I just returned from a 5,300-nm cross-country flight in my Cessna 310.

I love trips like this. It’s one thing to FLY an airplane for fun or sport, and quite another to USE an airplane as a serious traveling machine. I’ve always been a USER, and typically fly at least one transcontinental trip per year, and sometimes two or three.

This was the first of three such trips that my partner Nona and I had planned for 2018. Our itinerary first took us from our home base in California to West Virginia to attend and speak at the Flying Physician’s Association annual meeting at The Greenbrier in White Sulphur Spings, West Virginia. Next stop was Rhode Island, where we spent a lovely week of sightseeing in the beautiful Ocean State. Then we headed westward to Montana, where I met up with my colleague Paul New to teach an all-day owner maintenance course at the AOPA Regional Fly-In in Missoula, Montana. Finally, after two-and-a-half weeks on the road, we returned home flying a somewhat circuitous route via Medford, Oregon, to avoid an area of convective weather developing in Nevada. What a fabulous trip.

Mike's X-C Route

Flight planning

This was Nona’s first long cross-country via GA. Most of her previous flights with me lasted an hour or two at the most. She was predictably a bit apprehensive about making a trip of this magnitude in a small plane, so I decided to plan the trip in a way that would hopefully minimize her stress level and physiological discomfort. I vowed to break up the trip into legs of no more than three hours duration (instead of the four- and five-hour legs I often fly when I’m solo), and to choose a route where the minimum IFR altitudes were no higher than 13,000 feet so Nona wouldn’t have to deal with supplemental oxygen (instead of crossing the Rockies in the low Flight Levels as I often do when I’m solo).

We decided to start off flying to Wichita, Kansas, and remain there overnight before continuing eastward. Although I’ve occasionally made it nonstop to Wichita from my home base—the plane carries six hours of fuel—I decided for Nona’s sake to stop for lunch, fuel and restrooms about halfway to Wichita in Show Low, Arizona. Here’s a bit of interesting trivia…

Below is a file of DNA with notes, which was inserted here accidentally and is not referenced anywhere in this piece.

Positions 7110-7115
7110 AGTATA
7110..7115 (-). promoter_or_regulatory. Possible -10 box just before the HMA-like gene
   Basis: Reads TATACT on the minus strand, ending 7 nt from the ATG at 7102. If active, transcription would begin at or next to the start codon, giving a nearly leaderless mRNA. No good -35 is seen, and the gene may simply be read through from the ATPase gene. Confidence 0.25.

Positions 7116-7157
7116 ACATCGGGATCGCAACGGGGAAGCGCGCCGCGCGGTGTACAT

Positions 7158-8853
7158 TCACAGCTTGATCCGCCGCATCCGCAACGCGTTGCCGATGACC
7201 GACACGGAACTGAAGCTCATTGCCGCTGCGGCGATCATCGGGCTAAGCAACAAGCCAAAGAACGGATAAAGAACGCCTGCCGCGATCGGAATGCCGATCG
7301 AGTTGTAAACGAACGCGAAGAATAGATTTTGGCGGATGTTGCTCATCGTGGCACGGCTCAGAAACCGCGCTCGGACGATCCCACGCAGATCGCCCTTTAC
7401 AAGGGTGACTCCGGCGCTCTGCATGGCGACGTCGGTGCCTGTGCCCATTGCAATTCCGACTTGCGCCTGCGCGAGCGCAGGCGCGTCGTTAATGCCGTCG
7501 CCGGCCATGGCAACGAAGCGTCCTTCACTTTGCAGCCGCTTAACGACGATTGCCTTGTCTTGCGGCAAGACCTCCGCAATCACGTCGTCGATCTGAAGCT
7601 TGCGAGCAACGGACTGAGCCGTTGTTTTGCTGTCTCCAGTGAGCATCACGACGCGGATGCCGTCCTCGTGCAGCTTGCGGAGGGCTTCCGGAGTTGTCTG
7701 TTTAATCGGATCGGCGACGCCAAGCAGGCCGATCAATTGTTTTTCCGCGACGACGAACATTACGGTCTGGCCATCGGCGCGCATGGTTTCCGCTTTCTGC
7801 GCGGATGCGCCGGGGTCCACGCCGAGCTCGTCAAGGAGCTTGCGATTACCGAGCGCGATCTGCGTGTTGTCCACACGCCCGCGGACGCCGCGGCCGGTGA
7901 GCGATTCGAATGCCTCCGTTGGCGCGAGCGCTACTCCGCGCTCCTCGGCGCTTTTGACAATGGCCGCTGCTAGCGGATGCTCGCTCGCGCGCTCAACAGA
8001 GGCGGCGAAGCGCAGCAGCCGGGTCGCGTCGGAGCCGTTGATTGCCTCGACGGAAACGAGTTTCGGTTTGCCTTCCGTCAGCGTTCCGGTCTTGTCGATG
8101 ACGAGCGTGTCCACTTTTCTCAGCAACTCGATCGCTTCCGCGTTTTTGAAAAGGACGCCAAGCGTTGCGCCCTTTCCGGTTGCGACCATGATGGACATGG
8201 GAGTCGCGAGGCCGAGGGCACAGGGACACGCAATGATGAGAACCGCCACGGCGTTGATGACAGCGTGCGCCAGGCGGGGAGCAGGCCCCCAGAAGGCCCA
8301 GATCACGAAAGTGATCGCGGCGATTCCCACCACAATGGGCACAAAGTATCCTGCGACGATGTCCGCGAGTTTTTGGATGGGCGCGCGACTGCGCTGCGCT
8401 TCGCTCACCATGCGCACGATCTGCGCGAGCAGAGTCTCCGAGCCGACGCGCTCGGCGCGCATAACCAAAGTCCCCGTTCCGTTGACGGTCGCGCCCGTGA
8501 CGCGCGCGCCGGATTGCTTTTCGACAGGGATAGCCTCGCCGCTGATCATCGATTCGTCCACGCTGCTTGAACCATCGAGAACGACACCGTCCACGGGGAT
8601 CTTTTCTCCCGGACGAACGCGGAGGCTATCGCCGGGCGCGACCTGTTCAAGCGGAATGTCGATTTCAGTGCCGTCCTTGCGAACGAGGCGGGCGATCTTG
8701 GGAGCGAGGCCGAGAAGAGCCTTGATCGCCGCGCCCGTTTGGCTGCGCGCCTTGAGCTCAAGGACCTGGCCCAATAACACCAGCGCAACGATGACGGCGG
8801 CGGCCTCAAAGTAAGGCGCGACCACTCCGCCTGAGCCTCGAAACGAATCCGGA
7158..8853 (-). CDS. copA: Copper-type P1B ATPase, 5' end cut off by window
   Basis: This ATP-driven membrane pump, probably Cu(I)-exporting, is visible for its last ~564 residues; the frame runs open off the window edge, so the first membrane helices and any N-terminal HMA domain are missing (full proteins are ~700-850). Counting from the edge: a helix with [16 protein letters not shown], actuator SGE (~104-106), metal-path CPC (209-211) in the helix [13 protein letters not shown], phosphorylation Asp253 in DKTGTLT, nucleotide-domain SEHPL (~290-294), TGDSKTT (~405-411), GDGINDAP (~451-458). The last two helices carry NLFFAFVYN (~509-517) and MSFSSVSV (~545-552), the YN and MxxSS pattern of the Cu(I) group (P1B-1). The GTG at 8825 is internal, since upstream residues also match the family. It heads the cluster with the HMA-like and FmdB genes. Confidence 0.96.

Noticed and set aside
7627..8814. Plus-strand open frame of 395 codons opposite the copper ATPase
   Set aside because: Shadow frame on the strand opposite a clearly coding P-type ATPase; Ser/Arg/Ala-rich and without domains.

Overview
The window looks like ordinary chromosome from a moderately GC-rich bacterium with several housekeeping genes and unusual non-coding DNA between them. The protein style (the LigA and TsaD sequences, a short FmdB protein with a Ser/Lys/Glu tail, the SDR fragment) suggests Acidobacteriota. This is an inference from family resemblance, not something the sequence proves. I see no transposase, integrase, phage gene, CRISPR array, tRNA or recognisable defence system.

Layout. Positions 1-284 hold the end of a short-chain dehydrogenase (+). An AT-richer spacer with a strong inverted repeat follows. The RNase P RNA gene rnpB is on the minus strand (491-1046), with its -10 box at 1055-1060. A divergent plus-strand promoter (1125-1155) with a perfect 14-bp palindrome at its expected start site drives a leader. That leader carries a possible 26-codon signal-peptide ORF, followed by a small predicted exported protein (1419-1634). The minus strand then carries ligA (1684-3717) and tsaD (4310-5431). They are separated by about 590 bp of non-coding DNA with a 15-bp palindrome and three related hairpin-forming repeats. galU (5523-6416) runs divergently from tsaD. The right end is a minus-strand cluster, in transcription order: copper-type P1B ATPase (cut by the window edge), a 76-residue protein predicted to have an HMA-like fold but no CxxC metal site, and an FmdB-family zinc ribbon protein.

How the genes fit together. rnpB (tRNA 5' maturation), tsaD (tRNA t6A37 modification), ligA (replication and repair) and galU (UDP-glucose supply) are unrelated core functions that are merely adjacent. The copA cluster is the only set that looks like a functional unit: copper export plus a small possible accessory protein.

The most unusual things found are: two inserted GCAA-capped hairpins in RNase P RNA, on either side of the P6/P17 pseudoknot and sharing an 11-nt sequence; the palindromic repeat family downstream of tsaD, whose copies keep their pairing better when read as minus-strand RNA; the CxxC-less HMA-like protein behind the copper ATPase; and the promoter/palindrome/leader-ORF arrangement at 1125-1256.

According to legend, the city’s unusual name resulted from a marathon poker game between Corydon E. Cooley and Marion Clark. The two men were equal partners in a 100,000-acre ranch; however, the partners determined that there was not enough room for both of them in their settlement, and agreed to settle the issue over a game of “Seven Up” (with the winner taking the ranch and the loser leaving). After the game seemed to have no winner in sight, Clark said, “If you can show low, you win.” In response, Cooley turned up the deuce of clubs (the lowest possible card) and replied, “Show low it is.” As a tribute to the legend, Show Low’s main street is named “Deuce of Clubs” in remembrance. —Wikipedia

What Are The Odds?

About two hours into the three-hour flight to Show Low, I heard Nona asking me over the plane’s intercom, “What this?” I glanced over and saw her pointing at the vacuum gauge on the extreme righthand edge of the instrument panel. One of the two red balls had popped out, signifying that one of the airplane’s vacuum pumps had failed. The other pump was working fine, and the vacuum reading remained at 5 in. hg., right in the middle of the green arc.

RAPCO 442CW Vacuum Pump

442CW Vacuum Pump

I explained this to Nona, quickly adding that there was nothing to worry about because the airplane has dual vacuum pumps—one mounted to each engine—so the loss of one vacuum pump was only a minor annoyance, and something I’d experienced quite a few times during the 31 years I’d owned the Cessna 310. I further explained that because these vacuum pumps always seem to fail during long trips, I always carry a spare pump in my wing locker, together with all the tools necessary to remove the failed pump and install the spare. I figured we’d do this at some convenient point during the trip, perhaps during our vacation week in Rhode Island.

Nona seemed slightly shaken by the pump failure but reassured by my explanation. Fifteen minutes passed. The GPS showed us less than 30 minutes out from SOW. Then Nona called my name over the intercom and once again pointed to the vacuum gauge. I looked at the gauge. Now both red balls were popped out and the needle read zero. I’d experienced a double vacuum pump failure!

What are the odds? I’d never before experienced the loss of both vacuum pumps during one trip, much less one leg. I believed the odds of this happening were close to infinitesimal. But it happened. Apparently, the Laws of Probability had been trumped by Murphy’s Law.

Truth and Consequences

I quickly sized up the situation. With no vacuum, the vacuum-driven attitude gyro would quickly spin down, roll over, and play dead. The attitude-based 400B autopilot would dutifully follow the dying attitude gyro and put the airplane into a graveyard spiral unless I disengaged the autopilot and hand-flew the airplane—which I promptly did. No big deal, since Show Low was now just minutes away and the weather was typical for Arizona: severe clear and windy.